Global Community BioSummit 2018
A meeting of minds, a shared purpose
What do you get when you mix 300+ biologists, artists, DIY enthusiasts, ridiculously qualified people from all backgrounds and the spirit of change in one of the world's most prominent technology hubs?
The world's friendliest revolution. A.k.a: The Global Community Biosummit.
When I got the email telling me that I had been accepted to attend a conference at MIT, I was pretty damn excited. This is one of the world's most prestigious technological institutions, right? It is, but little did I realize how beside the point that is. I arrived from Copenhagen, admittedly a bit intimidated by the prospect of potentially meeting all these famous characters in the world of biotechnology, yet the welcome we received from by David Kong, the director of the Community Biotechnology Initiative behind the GCBS, was very casual and friendly. This egalitarian attitude pervaded the entire conference and is a central aspect to the Community Biotechnology (and Maker) movement.
But what is this movement exactly? Is there even such a thing? These questions were part of what we came to the GCBS to answer. Here's what we've come up with so far:
As implied by the picture, this all-encompassing statement went through a few different versions and is still considered a work in progress, very much open to input and/or critique.
One word I would like to particularly highlight is "enable". It may sound cheesy, but I think that it truly distills the essence of what the whole movement is about. For ages people have been doing awesome stuff with science and in all fields...and it is amazing that we are starting to program organisms using DNA similar to how we use code to program computers, but what is different here is not the new technology, it's the approach.
Instead of relying solely on academia or industry for innovation, the idea is basically to put the tools into the hands of everyone and see what happens? Nobody is suggesting Joe Smith goes wild with GMO in his garage without any training whatsoever. It's as simple as making it possible for anyone to pursue their interest as fully as possible. If you're an artist who wants to dabble in alternative fabrics, why not grow some kombucha leather and make a dress. If you're a physicist with a head full of theory, itching to translate it into reality, why not grab some Arduino kits and do it? The answer to this question is usually "I don't know how" or "I don't have the resources". Enter the community lab, where all you need is a cool idea and the tenacity to learn through failure.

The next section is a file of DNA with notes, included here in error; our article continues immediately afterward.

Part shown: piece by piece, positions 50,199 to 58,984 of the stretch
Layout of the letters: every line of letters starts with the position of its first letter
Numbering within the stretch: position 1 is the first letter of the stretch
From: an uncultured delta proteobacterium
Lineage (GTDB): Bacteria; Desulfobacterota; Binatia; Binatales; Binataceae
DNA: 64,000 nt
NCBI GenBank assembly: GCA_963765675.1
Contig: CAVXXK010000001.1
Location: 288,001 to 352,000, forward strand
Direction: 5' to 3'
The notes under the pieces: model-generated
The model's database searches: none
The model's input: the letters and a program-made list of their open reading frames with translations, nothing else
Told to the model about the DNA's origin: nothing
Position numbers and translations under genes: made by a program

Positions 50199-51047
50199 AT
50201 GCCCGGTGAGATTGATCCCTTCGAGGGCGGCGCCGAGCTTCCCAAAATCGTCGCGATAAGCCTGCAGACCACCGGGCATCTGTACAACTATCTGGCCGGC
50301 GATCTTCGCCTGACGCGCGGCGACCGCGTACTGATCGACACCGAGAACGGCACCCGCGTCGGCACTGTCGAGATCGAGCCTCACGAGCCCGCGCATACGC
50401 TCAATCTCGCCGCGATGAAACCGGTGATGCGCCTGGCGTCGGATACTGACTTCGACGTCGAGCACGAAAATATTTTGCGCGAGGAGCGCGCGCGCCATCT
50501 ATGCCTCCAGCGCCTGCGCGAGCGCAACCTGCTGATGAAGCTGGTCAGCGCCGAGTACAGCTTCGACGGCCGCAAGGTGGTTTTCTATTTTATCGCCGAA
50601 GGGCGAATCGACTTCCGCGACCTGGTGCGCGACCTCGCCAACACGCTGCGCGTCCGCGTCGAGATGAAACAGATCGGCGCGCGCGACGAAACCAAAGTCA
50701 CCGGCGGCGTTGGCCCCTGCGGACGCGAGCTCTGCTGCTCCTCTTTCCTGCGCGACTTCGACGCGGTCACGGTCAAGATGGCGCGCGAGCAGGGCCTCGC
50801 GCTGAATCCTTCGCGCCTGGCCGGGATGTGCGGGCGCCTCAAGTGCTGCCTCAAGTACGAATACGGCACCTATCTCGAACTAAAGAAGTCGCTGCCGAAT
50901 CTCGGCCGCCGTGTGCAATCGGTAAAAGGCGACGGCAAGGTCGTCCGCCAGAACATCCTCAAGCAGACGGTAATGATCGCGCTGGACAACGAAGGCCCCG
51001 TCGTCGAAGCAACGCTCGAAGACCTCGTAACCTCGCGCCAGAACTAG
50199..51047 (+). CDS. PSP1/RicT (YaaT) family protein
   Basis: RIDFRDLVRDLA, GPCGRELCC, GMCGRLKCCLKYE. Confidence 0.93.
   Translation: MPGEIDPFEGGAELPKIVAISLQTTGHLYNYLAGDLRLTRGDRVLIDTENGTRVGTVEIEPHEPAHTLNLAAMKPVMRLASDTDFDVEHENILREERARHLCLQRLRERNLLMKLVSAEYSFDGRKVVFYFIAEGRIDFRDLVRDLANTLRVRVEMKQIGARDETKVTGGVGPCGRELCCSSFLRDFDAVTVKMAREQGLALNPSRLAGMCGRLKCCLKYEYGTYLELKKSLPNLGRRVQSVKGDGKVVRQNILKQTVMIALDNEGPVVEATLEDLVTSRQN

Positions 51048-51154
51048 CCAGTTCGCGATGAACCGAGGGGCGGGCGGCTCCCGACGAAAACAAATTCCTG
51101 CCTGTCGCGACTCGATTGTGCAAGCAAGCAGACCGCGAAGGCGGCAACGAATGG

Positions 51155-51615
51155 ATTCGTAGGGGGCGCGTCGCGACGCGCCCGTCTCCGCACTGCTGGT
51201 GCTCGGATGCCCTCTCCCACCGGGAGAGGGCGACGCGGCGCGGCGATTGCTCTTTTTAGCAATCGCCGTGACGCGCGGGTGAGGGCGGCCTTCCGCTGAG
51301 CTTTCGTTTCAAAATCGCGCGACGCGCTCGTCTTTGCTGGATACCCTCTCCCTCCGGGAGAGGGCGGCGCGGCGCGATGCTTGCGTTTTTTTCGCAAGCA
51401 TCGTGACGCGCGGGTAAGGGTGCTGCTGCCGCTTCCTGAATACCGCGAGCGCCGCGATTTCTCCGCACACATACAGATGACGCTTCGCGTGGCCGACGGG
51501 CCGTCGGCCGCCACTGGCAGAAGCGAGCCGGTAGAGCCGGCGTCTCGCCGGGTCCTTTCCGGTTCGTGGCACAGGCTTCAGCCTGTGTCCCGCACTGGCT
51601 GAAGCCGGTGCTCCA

As Marshall Ganz, a speaker at the GCBS and grassroots organizer for Barack Obama's presidential campaign, wisely said (I may be paraphrasing):
"Understanding flows from action, rather than preceding it"
So go try laser cutting if you're curious or have a project in mind. Doing research beforehand is always a good idea, but if you happen to set your template on fire once or twice, that's okay too. It certainly drives the message home faster than a two-hour lecture.
Once people have these means at their fingertips and realize how possible it is to use them, anything becomes possible. Synthetic biology is simply one of the most exciting means of our time. This concept of citizen science in no way excludes qualified people. The point is that it includes everyone.
While at the conference I saw ideas like dresses made from bioplastics, 3D-printed microscopes for a fraction of the commercial model cost, mycology kits made from Pringles, housing parts grown using reishi fungus, kits developed for transcribing proteins from plasmids without any living cells involved in the process, and many many more. There was a workshop where we cloned plants in an media that sounds more like a soup recipe if you list the ingredients. All of these fantastic concepts were thought up and brought into reality by people from all backgrounds of education, from all over the world. Ivy-league graduates, self-taught, you name it, they were there. They were contributing to raising the base level of our understanding and making a change in one way or another.
It's fair to say that these amazing people have changed my idea of education and after this I certainly have a good deal of respect for what a collection of individuals can achieve as a community.
Back: Chan'nel Thomas (Biologigaragen), left to right: Torben Callesen (me), Shareenah Rahman (BioForge), Imane Emma Baïz(CRI), Ayush Yadav (BITS Embryo).
Special thanks to the above people who made the GCBS amazing for me personally.
-Torben Callesen, Student assistant BioFablab RUC
A visit to Wes' permaculture farm The organisers of GCBS 2018 Growing reishi mycelium into some funky shapes All the materials needed for some DIY plant tissue propagation Creative use of bioplastics Some fluorescent bacteria at Boslab